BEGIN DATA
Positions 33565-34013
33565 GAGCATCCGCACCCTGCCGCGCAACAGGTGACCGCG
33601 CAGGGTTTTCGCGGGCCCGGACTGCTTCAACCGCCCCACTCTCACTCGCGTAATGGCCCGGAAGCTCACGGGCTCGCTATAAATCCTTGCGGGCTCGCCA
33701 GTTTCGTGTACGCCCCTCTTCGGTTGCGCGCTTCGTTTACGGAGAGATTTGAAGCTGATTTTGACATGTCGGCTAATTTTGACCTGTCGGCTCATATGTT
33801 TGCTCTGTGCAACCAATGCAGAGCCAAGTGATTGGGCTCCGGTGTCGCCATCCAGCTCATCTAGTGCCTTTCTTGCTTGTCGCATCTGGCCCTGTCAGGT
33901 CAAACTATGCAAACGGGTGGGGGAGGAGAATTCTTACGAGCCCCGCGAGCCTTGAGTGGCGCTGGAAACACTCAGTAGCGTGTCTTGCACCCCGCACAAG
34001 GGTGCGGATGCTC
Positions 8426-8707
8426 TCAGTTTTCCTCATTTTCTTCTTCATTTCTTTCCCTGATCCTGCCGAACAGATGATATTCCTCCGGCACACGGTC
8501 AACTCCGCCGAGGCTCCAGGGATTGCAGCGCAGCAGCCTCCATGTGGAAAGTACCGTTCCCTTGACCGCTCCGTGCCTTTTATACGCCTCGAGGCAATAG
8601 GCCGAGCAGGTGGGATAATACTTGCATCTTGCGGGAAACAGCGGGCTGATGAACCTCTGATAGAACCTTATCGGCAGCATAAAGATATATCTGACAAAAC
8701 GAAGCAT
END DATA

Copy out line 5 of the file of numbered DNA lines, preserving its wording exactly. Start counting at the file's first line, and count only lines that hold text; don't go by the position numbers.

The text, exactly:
33801 TGCTCTGTGCAACCAATGCAGAGCCAAGTGATTGGGCTCCGGTGTCGCCATCCAGCTCATCTAGTGCCTTTCTTGCTTGTCGCATCTGGCCCTGTCAGGT